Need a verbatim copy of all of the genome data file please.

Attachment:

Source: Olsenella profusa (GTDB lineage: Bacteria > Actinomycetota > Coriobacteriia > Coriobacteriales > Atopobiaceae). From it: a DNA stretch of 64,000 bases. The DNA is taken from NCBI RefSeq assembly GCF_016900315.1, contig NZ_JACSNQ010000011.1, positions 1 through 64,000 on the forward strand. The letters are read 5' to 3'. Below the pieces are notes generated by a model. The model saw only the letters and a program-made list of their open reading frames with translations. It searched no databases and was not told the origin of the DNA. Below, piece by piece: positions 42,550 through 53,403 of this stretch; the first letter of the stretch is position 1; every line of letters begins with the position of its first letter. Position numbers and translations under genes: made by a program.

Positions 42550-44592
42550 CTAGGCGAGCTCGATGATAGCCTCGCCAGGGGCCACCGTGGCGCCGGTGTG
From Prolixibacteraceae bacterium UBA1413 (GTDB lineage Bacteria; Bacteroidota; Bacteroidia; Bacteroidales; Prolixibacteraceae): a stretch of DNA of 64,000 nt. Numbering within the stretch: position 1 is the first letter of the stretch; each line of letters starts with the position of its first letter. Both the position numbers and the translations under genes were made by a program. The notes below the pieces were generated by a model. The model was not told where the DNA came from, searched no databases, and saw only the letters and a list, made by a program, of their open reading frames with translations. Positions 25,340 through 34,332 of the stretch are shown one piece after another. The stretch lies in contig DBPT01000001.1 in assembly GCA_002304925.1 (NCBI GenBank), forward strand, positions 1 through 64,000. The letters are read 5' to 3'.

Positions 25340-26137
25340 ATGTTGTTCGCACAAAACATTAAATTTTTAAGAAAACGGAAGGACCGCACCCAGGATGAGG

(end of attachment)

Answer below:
Source: Olsenella profusa (GTDB lineage: Bacteria > Actinomycetota > Coriobacteriia > Coriobacteriales > Atopobiaceae). From it: a DNA stretch of 64,000 bases. The DNA is taken from NCBI RefSeq assembly GCF_016900315.1, contig NZ_JACSNQ010000011.1, positions 1 through 64,000 on the forward strand. The letters are read 5' to 3'. Below the pieces are notes generated by a model. The model saw only the letters and a program-made list of their open reading frames with translations. It searched no databases and was not told the origin of the DNA. Below, piece by piece: positions 42,550 through 53,403 of this stretch; the first letter of the stretch is position 1; every line of letters begins with the position of its first letter. Position numbers and translations under genes: made by a program.

Positions 42550-44592
42550 CTAGGCGAGCTCGATGATAGCCTCGCCAGGGGCCACCGTGGCGCCGGTGTG
From Prolixibacteraceae bacterium UBA1413 (GTDB lineage Bacteria; Bacteroidota; Bacteroidia; Bacteroidales; Prolixibacteraceae): a stretch of DNA of 64,000 nt. Numbering within the stretch: position 1 is the first letter of the stretch; each line of letters starts with the position of its first letter. Both the position numbers and the translations under genes were made by a program. The notes below the pieces were generated by a model. The model was not told where the DNA came from, searched no databases, and saw only the letters and a list, made by a program, of their open reading frames with translations. Positions 25,340 through 34,332 of the stretch are shown one piece after another. The stretch lies in contig DBPT01000001.1 in assembly GCA_002304925.1 (NCBI GenBank), forward strand, positions 1 through 64,000. The letters are read 5' to 3'.

Positions 25340-26137
25340 ATGTTGTTCGCACAAAACATTAAATTTTTAAGAAAACGGAAGGACCGCACCCAGGATGAGG